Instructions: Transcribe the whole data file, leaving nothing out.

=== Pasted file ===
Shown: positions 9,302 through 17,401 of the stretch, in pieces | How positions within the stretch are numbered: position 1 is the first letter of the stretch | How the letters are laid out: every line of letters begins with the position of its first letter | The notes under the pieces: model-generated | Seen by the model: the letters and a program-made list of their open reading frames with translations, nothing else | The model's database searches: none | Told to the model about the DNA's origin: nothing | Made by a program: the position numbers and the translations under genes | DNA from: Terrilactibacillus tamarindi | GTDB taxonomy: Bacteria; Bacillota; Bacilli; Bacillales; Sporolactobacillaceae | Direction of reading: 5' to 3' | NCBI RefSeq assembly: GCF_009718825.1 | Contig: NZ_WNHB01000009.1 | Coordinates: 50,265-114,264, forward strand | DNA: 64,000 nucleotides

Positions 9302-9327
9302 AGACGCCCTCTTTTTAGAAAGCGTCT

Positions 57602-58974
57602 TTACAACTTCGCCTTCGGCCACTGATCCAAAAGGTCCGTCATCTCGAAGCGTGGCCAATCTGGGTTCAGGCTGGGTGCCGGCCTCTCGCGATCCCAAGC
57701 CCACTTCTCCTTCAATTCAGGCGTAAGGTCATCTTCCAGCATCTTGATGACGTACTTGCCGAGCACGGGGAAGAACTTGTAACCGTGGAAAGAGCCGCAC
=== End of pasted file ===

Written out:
Shown: positions 9,302 through 17,401 of the stretch, in pieces | How positions within the stretch are numbered: position 1 is the first letter of the stretch | How the letters are laid out: every line of letters begins with the position of its first letter | The notes under the pieces: model-generated | Seen by the model: the letters and a program-made list of their open reading frames with translations, nothing else | The model's database searches: none | Told to the model about the DNA's origin: nothing | Made by a program: the position numbers and the translations under genes | DNA from: Terrilactibacillus tamarindi | GTDB taxonomy: Bacteria; Bacillota; Bacilli; Bacillales; Sporolactobacillaceae | Direction of reading: 5' to 3' | NCBI RefSeq assembly: GCF_009718825.1 | Contig: NZ_WNHB01000009.1 | Coordinates: 50,265-114,264, forward strand | DNA: 64,000 nucleotides

Positions 9302-9327
9302 AGACGCCCTCTTTTTAGAAAGCGTCT

Positions 57602-58974
57602 TTACAACTTCGCCTTCGGCCACTGATCCAAAAGGTCCGTCATCTCGAAGCGTGGCCAATCTGGGTTCAGGCTGGGTGCCGGCCTCTCGCGATCCCAAGC
57701 CCACTTCTCCTTCAATTCAGGCGTAAGGTCATCTTCCAGCATCTTGATGACGTACTTGCCGAGCACGGGGAAGAACTTGTAACCGTGGAAAGAGCCGCAC